“The big message I took away is that Jesus is truly present in the Eucharist, from which I have denied for years,” he said. “Because of my World Youth Day experience, I now consider myself Catholic. It gave me the assurance and answer I was desperately seeking,” said Luna, whose brother Fermin is a seminarian studying to be a priest for the archdiocese.
This was the second World Youth Day experience for Caryn Crush, 30. She previously attended the young adult event in Poland in 2016. Crush, a parishioner of Guardian Angels Church, said participating in the pilgrimage was a “small glimpse of what we imagine heaven will be liked — surrounded by such contagious joy and excitement and love for our Lord and one another.”
She noted the theme of the youth gathering — “I am the servant of the Lord. May it be done to me according to your word,” is referred to as Mary’s “fiat.” Fiat means “let it be” in Latin.
“We need to trust like Mary did. We need to give our ‘fiat’ like Mary did. It does not matter the size of the task that God is
asking us,” she said.
Crush, who is a teacher at Sacred Heart Preschool, said she “gained a renewed spirit” through the experience.
“I have never felt so ready for Lent in my life … I am ready to give my ‘fiat’ in all the little ways and the big ways,” she added. “I have gained a deeper sense of healing and renewed spirit ready for the next chapter of life,” she said.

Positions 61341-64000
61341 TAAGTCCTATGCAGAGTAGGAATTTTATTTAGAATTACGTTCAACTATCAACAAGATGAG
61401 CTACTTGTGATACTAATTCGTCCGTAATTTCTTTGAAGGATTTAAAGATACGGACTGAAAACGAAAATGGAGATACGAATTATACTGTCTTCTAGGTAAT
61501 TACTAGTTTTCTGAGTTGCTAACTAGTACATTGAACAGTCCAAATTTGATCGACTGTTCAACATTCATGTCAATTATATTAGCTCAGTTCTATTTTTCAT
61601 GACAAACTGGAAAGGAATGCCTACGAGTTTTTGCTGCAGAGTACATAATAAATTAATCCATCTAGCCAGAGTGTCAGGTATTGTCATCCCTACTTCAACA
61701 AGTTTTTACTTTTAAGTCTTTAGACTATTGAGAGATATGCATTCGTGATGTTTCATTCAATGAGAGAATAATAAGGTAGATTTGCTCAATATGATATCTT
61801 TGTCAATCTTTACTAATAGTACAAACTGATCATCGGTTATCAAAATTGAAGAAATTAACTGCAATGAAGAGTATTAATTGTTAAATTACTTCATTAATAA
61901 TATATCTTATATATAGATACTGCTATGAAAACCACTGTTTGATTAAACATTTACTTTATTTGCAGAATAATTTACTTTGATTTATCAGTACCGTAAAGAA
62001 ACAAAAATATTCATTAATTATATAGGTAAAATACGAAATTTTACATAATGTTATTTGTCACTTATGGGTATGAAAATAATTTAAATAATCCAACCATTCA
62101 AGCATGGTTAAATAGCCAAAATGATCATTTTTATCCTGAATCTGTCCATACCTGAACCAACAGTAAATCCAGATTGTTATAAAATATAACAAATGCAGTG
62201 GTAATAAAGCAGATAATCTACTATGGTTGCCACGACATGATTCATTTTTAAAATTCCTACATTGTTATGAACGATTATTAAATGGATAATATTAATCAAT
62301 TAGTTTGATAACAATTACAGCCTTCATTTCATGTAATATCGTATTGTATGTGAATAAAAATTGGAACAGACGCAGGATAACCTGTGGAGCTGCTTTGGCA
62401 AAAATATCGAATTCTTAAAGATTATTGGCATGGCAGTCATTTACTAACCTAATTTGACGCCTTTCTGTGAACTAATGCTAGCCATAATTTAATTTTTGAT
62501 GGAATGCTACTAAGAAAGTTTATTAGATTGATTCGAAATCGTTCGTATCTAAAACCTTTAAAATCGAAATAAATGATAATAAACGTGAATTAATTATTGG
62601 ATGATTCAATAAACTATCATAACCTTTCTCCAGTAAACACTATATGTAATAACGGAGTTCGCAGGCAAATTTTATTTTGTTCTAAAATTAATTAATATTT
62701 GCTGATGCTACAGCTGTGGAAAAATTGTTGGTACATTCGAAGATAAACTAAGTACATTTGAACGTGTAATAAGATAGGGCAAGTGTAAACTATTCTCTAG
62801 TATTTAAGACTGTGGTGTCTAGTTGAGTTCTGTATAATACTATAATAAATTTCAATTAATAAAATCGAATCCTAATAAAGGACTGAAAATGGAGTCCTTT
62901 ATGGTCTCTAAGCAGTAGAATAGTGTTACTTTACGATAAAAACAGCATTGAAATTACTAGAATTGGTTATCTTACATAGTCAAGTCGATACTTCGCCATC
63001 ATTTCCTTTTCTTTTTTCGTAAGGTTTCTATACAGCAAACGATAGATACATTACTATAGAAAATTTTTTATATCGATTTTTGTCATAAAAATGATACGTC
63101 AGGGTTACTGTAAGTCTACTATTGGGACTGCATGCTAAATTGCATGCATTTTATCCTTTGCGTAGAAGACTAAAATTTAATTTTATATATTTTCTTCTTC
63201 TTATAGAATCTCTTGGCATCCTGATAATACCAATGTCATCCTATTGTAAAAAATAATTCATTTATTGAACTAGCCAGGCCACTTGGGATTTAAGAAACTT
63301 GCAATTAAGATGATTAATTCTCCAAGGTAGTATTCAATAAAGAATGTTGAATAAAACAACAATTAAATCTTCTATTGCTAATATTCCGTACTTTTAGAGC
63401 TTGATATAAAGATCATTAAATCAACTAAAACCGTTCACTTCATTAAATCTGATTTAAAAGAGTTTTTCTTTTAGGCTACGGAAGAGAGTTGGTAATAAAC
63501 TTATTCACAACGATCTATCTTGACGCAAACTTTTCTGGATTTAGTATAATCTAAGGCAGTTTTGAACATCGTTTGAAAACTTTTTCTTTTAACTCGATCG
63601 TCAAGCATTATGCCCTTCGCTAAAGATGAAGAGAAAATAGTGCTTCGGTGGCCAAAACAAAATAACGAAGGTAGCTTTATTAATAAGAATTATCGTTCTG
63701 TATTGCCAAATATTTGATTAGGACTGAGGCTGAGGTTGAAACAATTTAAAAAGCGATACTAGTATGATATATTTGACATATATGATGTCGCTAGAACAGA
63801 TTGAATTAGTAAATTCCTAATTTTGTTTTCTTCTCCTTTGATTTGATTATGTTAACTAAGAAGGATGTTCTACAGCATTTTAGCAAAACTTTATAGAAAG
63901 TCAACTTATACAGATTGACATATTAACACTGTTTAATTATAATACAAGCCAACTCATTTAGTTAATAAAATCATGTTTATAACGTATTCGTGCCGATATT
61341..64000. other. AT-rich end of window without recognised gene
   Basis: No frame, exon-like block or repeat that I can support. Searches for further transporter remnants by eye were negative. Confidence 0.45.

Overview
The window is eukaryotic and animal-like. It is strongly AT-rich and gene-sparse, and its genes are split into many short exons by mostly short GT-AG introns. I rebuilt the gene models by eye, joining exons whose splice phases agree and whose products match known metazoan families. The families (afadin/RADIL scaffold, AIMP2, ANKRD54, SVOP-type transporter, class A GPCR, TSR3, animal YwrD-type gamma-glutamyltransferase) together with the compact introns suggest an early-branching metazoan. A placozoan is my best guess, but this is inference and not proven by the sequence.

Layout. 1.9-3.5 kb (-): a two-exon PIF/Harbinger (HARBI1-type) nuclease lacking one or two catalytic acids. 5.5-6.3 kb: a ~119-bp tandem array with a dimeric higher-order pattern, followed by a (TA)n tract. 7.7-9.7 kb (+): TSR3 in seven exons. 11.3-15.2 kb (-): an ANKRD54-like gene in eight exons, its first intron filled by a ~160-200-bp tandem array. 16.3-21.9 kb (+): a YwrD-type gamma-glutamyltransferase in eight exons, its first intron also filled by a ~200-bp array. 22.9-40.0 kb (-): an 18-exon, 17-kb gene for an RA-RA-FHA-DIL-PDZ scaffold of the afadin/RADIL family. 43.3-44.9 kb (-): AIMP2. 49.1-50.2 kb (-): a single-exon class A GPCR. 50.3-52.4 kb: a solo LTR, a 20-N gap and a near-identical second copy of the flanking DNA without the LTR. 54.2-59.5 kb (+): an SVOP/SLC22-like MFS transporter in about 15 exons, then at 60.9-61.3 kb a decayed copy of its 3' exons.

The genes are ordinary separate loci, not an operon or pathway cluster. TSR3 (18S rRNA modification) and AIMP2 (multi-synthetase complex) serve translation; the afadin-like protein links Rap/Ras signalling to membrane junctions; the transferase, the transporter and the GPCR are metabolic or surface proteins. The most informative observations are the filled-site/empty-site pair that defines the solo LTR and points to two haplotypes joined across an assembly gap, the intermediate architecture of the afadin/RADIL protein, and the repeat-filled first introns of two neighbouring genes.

John Sohl is no stranger to World Youth Day. He previously attended World Youth Days in Madrid in 2011, in Rio de Janeiro in 2013 and in Krakow in 2016. This pilgrimage, he said, was special in its own right.
He also said he connected with the theme of this year’s pilgrimage. And he noted Archbishop Joseph E. Kurtz’s consecration of the archdiocese to Mary at the Living Rosary celebration in 2017.
“Mary is going to lead the way for us in the archdiocese, to say yes to the will of God exactly as we were always designed to. Our hearts and minds are fertile ground waiting to be transformed,” he said.
Sohl also described a particularly powerful moment he experienced in Panama, one that he called life-changing.
He and a couple of other pilgrims received a blessing from a group of Sisters of the Lord Jesus Christ, a Charismatic Franciscan community. While the sisters said prayers of healing over them, he said he felt a sense of calm and peace.
“I asked God to give me the gifts of the Holy Spirit. The prayers were so intense I’ve never experienced something that profound. What it’s given me is motivation to heal my own wounds of brokenness and sinfulness and help me find a deeper sense of openness beyond my own world,” said Sohl, who leads the Circle of Life youth ministry program at St. Luke, St. Rita and St. Athanasius parishes.
Dolson, who had previously attend World Youth Days in Denver in 1993 and Toronto in 2002, said witnessing hundreds of thousands gathered together to live out their faith was a “powerful testimony to the young church.”
It was powerful to see “the desire to be connected and to find belonging amidst … people you can call brothers and sisters and our papa was there, our Holy Father,” he said.
Dolson said the group plans to reconvene in March to reflect upon their experiences and “talk about how to bring them into our lives and ministries here locally.”